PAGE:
Overreaction to Banking Crisis is Uninformed, Vengeful, Costly
The over reaction to the banking crisis has moved from utterly uninformed and vengeful to very costly for the economy. The run-up in housing, starting with the exemption of house capital gains up to 1/2 million dollars in 1997 until it peaked out in 2006 and collapsed; the associated litany of both public and private excesses, proved that there was more than enough blame to go around, including but not restricted to the banks. Bankruptcy and restructuring was the solution for… the banks just as much as for Countrywide and others that took their risks, failed, and needed to be washed out of the system and their resources reallocated. That was the bank fix, then you bloody leave them alone to make loans and get the economy going. We did not do that, and guess what we are still stuck. What the government learned from the crisis is to punish the banks forever, not solutions from which all can gain.
Dr. Vernon L. Smith was awarded the Nobel Prize in Economic Sciences in 2002 for his groundbreaking work in experimental economics. Dr. Smith has joint appointments with the Argyros School of Business & Economics and the School of Law, and he is part of a team that will create and run the new Economic Science Institute at Chapman.
Dr. Smith has authored or co-authored more than 250 articles and books on capital theory, finance, natural resource economics and experimental economics. He serves or has served on the board of editors of the American Economic Review, The Cato Journal, Journal of Economic Behavior and Organization, the Journal of Risk and Uncertainty, Science, Economic Theory, Economic Design, Games and Economic Behavior, and the Journal of Economic Methodology. He is past president of the Public Choice Society, the Economic Science Association, the Western Economic Association and the Association for Private Enterprise Education. Previous faculty appointments include the University of Arizona, Purdue University, Brown University, the University of Massachusetts, and George Mason University, where he was a Professor of Economics and Law prior to joining the faculty at Chapman University. Dr. Smith has been a Ford Foundation Fellow, Fellow of the Center for Advanced Study in the Behavioral Sciences and a Sherman Fairchild Distinguished Scholar at the California Institute of Technology.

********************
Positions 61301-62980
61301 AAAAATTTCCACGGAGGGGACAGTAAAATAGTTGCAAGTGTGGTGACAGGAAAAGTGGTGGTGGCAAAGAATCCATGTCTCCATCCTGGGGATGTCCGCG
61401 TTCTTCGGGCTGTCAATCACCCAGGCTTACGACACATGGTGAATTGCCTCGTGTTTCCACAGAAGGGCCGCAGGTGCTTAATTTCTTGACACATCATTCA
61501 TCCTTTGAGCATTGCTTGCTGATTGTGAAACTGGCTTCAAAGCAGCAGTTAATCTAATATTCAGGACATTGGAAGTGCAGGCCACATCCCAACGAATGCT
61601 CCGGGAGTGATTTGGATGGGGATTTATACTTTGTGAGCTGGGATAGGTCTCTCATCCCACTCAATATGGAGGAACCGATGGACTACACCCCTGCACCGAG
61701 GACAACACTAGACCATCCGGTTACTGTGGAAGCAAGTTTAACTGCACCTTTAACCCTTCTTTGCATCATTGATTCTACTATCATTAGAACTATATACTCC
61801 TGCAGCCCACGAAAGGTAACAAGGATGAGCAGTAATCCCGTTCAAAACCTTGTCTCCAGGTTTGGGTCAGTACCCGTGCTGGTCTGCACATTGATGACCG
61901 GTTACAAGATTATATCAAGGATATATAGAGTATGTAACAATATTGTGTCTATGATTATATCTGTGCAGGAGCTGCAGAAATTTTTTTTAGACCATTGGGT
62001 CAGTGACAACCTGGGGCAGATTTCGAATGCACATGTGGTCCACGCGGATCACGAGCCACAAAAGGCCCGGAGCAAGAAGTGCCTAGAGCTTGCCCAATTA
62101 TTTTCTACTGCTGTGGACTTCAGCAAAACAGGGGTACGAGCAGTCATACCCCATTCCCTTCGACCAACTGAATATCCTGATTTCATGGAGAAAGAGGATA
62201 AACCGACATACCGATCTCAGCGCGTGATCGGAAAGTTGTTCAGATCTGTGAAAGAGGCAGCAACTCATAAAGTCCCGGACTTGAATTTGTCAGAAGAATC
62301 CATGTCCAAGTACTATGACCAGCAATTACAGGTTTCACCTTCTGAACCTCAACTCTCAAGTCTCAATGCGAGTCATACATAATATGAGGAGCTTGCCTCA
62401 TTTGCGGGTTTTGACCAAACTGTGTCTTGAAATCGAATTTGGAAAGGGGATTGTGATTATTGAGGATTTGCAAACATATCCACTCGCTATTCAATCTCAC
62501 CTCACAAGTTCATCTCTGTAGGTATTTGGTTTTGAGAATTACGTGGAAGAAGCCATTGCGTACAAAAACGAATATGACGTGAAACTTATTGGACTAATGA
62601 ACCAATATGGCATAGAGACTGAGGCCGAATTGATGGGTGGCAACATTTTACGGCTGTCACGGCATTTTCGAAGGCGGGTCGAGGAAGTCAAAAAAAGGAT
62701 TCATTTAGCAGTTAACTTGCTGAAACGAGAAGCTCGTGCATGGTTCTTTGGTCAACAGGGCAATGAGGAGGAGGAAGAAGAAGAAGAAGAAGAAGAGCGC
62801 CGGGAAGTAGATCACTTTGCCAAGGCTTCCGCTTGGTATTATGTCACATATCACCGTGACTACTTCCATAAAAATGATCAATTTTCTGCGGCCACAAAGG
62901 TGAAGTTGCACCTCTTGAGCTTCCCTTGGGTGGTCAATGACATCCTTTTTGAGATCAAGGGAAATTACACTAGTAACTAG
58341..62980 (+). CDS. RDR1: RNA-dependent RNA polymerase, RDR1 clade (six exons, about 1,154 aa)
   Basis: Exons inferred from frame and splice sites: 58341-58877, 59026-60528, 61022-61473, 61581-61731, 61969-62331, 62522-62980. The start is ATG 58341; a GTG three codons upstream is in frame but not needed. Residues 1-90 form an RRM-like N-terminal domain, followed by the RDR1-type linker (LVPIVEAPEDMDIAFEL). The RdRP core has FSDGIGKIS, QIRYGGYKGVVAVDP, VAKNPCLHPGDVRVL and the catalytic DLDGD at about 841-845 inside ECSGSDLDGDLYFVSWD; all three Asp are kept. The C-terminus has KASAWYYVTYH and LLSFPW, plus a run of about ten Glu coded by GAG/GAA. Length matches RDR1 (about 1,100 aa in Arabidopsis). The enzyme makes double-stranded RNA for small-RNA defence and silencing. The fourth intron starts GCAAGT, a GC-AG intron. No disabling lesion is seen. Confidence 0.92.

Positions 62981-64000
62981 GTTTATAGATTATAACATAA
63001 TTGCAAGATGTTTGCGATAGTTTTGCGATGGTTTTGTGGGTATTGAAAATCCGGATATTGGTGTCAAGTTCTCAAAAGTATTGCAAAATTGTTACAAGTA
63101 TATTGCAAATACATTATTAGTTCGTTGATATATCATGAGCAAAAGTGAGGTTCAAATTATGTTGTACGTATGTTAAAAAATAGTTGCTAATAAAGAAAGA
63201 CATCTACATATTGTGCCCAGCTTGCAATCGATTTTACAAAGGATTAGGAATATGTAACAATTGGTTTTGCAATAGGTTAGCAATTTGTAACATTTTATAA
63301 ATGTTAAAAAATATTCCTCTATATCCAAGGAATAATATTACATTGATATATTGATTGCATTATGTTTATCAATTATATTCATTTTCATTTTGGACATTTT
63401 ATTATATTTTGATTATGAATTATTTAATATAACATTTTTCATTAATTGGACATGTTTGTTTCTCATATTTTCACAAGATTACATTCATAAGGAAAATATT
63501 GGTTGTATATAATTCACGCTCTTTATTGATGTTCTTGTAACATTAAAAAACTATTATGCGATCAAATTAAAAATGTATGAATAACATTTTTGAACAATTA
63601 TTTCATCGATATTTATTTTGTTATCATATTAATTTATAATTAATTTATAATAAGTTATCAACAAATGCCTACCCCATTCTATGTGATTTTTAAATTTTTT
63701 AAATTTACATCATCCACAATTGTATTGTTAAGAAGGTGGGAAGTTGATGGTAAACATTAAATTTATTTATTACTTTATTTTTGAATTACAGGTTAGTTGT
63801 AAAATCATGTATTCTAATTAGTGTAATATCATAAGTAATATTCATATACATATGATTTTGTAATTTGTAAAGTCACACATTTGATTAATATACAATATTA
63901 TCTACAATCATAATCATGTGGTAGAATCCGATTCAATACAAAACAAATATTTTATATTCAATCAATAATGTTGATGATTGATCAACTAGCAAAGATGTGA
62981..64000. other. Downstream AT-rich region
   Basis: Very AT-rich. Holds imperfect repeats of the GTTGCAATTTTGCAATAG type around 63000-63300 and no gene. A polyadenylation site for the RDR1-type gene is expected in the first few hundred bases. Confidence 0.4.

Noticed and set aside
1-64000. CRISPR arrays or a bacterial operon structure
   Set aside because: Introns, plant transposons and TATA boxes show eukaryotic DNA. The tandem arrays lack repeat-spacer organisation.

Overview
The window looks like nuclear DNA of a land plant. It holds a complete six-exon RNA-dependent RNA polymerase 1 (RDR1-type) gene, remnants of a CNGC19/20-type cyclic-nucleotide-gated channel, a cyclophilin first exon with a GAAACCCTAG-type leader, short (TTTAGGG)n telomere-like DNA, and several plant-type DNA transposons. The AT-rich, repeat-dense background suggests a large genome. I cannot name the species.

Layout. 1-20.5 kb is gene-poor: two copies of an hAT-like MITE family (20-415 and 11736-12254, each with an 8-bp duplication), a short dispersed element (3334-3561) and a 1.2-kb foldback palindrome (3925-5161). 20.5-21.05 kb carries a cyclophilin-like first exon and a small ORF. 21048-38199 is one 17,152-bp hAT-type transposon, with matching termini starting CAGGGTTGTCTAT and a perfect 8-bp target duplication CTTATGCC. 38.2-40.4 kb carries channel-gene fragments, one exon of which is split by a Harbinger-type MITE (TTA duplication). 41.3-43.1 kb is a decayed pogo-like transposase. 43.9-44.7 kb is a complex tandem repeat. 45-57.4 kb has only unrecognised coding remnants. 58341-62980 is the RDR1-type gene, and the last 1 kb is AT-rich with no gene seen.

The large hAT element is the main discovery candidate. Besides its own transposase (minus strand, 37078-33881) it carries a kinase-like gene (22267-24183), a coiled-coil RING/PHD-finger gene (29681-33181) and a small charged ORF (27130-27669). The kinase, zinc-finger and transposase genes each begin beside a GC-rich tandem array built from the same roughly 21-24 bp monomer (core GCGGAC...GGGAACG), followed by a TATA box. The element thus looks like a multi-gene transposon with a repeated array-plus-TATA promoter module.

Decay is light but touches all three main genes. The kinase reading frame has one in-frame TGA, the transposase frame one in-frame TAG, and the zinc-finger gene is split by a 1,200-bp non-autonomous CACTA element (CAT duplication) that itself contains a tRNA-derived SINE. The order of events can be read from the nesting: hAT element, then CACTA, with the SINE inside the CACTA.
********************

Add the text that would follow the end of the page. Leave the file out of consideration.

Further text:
In 1991, the Cambridge University Press published Dr. Smith’s Papers in Experimental Economics, and in 2000, a second collection of more recent papers, Bargaining and Market Behavior. Cambridge published his Rationality in Economics: Constructivist and Ecological Forms in January 2008. Dr. Smith has received an honorary Doctor of Management degree from Purdue University, and is a Fellow of the Econometric Society, the American Association for the Advancement of Science, and the American Academy of Arts and Sciences.
Dr. Smith is a distinguished fellow of the American Economic Association, an Andersen Consulting Professor of the Year, and the 1995 Adam Smith Award recipient conferred by the Association for Private Enterprise Education. He was elected a member of the National Academy of Sciences in 1995, and received CalTech’s distinguished alumni award in 1996. He has served as a consultant on the privatization of electric power in Australia and New Zealand and participated in numerous private and public discussions of energy deregulation in the United States. In 1997 he served as a Blue Ribbon Panel Member, National Electric Reliability Council.
Dr. Smith completed his undergraduate degree in electrical engineering at the California Institute of Technology, his master’s degree in economics at the University of Kansas, and his Ph.D. in economics at Harvard University.